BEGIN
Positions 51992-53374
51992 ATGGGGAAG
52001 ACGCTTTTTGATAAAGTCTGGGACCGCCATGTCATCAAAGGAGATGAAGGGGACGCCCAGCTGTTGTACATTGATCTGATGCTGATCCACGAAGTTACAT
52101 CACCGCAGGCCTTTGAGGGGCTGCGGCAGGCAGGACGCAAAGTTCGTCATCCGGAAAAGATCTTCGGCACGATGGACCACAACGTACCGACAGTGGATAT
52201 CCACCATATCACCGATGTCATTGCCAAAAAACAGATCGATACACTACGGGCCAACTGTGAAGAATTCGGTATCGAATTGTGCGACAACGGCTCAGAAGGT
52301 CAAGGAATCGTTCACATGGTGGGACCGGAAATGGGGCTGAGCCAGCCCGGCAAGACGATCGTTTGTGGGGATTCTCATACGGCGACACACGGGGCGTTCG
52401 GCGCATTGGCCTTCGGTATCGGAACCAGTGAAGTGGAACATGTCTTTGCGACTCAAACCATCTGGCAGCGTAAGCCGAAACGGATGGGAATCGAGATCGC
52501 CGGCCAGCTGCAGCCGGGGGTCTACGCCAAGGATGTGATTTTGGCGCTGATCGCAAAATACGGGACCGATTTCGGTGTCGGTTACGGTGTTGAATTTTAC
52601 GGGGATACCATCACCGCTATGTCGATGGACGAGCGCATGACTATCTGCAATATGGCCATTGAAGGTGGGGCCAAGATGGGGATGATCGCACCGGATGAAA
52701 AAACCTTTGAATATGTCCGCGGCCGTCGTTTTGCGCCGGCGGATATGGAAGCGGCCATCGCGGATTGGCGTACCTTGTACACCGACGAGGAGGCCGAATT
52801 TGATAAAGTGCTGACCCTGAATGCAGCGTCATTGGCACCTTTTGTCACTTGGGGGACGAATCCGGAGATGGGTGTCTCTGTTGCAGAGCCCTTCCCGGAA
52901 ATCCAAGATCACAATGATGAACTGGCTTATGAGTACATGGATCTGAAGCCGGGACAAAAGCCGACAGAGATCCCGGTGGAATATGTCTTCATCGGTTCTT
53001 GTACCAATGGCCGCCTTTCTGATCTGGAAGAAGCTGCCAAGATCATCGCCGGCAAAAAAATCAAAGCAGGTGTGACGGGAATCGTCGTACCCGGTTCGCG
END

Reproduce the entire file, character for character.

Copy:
Positions 51992-53374
51992 ATGGGGAAG
52001 ACGCTTTTTGATAAAGTCTGGGACCGCCATGTCATCAAAGGAGATGAAGGGGACGCCCAGCTGTTGTACATTGATCTGATGCTGATCCACGAAGTTACAT
52101 CACCGCAGGCCTTTGAGGGGCTGCGGCAGGCAGGACGCAAAGTTCGTCATCCGGAAAAGATCTTCGGCACGATGGACCACAACGTACCGACAGTGGATAT
52201 CCACCATATCACCGATGTCATTGCCAAAAAACAGATCGATACACTACGGGCCAACTGTGAAGAATTCGGTATCGAATTGTGCGACAACGGCTCAGAAGGT
52301 CAAGGAATCGTTCACATGGTGGGACCGGAAATGGGGCTGAGCCAGCCCGGCAAGACGATCGTTTGTGGGGATTCTCATACGGCGACACACGGGGCGTTCG
52401 GCGCATTGGCCTTCGGTATCGGAACCAGTGAAGTGGAACATGTCTTTGCGACTCAAACCATCTGGCAGCGTAAGCCGAAACGGATGGGAATCGAGATCGC
52501 CGGCCAGCTGCAGCCGGGGGTCTACGCCAAGGATGTGATTTTGGCGCTGATCGCAAAATACGGGACCGATTTCGGTGTCGGTTACGGTGTTGAATTTTAC
52601 GGGGATACCATCACCGCTATGTCGATGGACGAGCGCATGACTATCTGCAATATGGCCATTGAAGGTGGGGCCAAGATGGGGATGATCGCACCGGATGAAA
52701 AAACCTTTGAATATGTCCGCGGCCGTCGTTTTGCGCCGGCGGATATGGAAGCGGCCATCGCGGATTGGCGTACCTTGTACACCGACGAGGAGGCCGAATT
52801 TGATAAAGTGCTGACCCTGAATGCAGCGTCATTGGCACCTTTTGTCACTTGGGGGACGAATCCGGAGATGGGTGTCTCTGTTGCAGAGCCCTTCCCGGAA
52901 ATCCAAGATCACAATGATGAACTGGCTTATGAGTACATGGATCTGAAGCCGGGACAAAAGCCGACAGAGATCCCGGTGGAATATGTCTTCATCGGTTCTT
53001 GTACCAATGGCCGCCTTTCTGATCTGGAAGAAGCTGCCAAGATCATCGCCGGCAAAAAAATCAAAGCAGGTGTGACGGGAATCGTCGTACCCGGTTCGCG